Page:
Thomas Cooley, a pre-Rand Randian, considered to be an expert in administrative law, wrote:

“The laws pf property are in themselves regulations, and the rules which give remedies for the invasion of rights are what render civilization and orderly society possible.”
It’s worth mentioning that Cooley was no lilly-livered left-leaning liberal. He mistrusted governmental economic regulation yet he opposed the ‘arrogance of wealth’. He also felt that laborers and such only needed laws that ensured “Free Speech, Free Schools, Free Trade and Free Labor”[viii].

It is law itself which creates private property in the first place. In Cooley’s words:
“If industry creates, it is the law which preserves.”
“Indeed, every item of individual property, real or personal, every kind of business, every movement of the living person where he may come in contact with others, the conduct of the living and the disposal of the dead, are all brought within the control of regulations established by the state, or by customs which the state adopts, and which thus become its regulations. Men cannot escape from these if they would, and they would fall back into a state of savagery if they could and did[ix].”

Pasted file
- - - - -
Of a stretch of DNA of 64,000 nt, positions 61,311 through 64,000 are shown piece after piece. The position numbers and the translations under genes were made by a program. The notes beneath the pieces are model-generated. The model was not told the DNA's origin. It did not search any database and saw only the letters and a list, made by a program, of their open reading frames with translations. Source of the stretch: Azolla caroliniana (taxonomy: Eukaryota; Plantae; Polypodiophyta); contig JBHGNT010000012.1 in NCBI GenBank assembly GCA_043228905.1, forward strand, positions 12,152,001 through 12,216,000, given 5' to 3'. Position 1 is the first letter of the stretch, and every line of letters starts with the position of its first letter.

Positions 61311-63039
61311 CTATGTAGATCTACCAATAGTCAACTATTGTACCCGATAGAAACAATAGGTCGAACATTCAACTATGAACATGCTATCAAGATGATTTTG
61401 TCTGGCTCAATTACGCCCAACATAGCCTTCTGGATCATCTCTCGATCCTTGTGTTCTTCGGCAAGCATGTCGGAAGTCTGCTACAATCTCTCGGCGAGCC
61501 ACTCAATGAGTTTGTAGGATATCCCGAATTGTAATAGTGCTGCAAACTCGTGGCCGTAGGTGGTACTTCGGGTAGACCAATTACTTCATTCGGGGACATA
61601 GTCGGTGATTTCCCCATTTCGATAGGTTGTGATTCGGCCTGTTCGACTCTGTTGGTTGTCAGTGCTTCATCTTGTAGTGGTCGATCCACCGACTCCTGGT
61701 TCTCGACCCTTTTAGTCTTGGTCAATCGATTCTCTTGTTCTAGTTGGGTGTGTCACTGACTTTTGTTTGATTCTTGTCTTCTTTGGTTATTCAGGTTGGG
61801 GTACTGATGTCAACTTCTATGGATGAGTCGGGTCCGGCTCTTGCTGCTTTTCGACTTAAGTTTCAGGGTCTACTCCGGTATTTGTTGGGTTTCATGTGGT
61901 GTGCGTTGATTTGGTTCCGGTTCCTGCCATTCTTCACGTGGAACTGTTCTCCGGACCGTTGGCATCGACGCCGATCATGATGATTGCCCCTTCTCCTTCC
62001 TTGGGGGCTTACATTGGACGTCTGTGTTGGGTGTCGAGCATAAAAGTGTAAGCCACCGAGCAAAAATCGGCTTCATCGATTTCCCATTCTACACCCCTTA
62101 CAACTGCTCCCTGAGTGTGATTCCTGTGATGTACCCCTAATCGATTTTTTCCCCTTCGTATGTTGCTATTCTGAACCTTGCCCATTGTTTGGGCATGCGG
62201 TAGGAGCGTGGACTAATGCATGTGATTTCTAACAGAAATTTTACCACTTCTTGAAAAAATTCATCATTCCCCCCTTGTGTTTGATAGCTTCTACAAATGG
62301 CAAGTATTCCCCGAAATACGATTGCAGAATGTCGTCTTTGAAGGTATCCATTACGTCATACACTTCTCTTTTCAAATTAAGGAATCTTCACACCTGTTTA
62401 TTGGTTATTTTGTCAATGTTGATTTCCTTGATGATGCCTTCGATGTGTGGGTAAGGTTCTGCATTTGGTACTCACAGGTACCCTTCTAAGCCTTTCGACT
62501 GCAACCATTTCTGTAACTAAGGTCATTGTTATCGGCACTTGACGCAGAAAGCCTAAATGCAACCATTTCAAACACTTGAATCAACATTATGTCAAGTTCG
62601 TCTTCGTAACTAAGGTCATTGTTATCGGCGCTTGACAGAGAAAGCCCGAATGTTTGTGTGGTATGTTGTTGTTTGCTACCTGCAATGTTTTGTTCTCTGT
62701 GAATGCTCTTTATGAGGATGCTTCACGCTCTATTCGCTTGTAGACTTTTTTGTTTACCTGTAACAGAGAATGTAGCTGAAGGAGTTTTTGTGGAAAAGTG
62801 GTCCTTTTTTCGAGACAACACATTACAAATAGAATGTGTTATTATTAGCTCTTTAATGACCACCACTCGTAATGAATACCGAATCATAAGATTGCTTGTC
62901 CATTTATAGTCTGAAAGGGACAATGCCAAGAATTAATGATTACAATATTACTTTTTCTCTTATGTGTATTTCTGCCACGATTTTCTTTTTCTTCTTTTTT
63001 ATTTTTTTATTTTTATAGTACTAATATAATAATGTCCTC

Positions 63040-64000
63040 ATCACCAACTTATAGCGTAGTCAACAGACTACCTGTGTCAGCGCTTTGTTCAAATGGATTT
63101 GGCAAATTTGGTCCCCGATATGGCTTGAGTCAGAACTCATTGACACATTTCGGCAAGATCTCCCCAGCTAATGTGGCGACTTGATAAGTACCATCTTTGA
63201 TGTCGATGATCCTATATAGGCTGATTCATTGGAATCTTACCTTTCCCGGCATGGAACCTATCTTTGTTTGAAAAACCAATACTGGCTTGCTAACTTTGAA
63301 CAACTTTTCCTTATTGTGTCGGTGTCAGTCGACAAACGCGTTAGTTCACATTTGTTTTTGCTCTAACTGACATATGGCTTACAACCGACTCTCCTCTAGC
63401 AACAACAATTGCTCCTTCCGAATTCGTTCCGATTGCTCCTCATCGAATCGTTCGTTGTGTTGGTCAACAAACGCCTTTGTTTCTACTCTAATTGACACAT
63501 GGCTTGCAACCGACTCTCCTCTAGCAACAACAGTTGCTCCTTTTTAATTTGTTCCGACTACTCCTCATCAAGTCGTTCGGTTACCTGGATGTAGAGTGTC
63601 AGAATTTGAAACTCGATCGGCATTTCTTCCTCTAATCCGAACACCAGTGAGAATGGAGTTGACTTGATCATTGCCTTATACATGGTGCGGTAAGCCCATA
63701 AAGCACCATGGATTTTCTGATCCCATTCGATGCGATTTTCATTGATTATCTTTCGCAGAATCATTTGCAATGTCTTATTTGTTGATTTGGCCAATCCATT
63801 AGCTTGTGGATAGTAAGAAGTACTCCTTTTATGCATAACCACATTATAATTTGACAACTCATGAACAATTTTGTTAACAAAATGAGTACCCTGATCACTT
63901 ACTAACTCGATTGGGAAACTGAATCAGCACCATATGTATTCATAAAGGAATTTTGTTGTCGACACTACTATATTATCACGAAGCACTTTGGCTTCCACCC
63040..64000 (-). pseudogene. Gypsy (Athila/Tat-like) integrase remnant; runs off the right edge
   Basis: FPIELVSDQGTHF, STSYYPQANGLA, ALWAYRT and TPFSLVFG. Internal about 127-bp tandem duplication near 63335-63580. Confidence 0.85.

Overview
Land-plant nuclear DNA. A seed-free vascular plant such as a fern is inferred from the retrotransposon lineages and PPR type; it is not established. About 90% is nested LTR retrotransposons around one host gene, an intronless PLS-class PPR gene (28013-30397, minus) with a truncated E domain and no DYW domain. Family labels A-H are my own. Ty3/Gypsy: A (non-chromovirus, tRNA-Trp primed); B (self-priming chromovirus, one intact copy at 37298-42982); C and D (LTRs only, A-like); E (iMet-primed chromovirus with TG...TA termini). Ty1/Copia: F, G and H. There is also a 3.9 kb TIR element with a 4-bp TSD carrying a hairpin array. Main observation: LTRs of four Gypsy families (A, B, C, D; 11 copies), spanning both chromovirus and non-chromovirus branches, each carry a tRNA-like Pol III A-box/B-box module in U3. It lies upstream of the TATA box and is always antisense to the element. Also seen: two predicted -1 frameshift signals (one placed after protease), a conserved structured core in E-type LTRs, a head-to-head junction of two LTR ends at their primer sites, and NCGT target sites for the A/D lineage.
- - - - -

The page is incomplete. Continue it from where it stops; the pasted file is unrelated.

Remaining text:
Cooley goes on to caution us against capricious and excessive regulations and the importance in establishing limits and to whom the authority to establish regulations lie: there can be too many authorities stabling regulations, that would pit neighbor against neighbor, each creating their own regulation to achieve an unfair personal advantage.

“Today the unpopular interest may be the professional or mercantile class, tomorrow it may be corporations, and the day following the laborers upon railroads or in mines. Security can only be found in general principles, and the same general principle that will protect one must protect all.”
We know Mr. Johnson would have liked to forego the testing required to establish that the machine was designed properly, conforming to known ‘best practices'. Without such testing, any Joe could throw together a Rube Goldberg contraption and sell it on the market to unsuspecting folks not as smart or savvy as the good Senator.

While the argument against regulation is almost always that of the ‘nanny’ state encroaching on the liberties of individuals, what it’s really about is money. What opponents of regulation (law) really seek is to remove any legal encumbrances to profit, something like complaining about the obstacles that banks throw up against walking in and then away from the bank with a bag of money.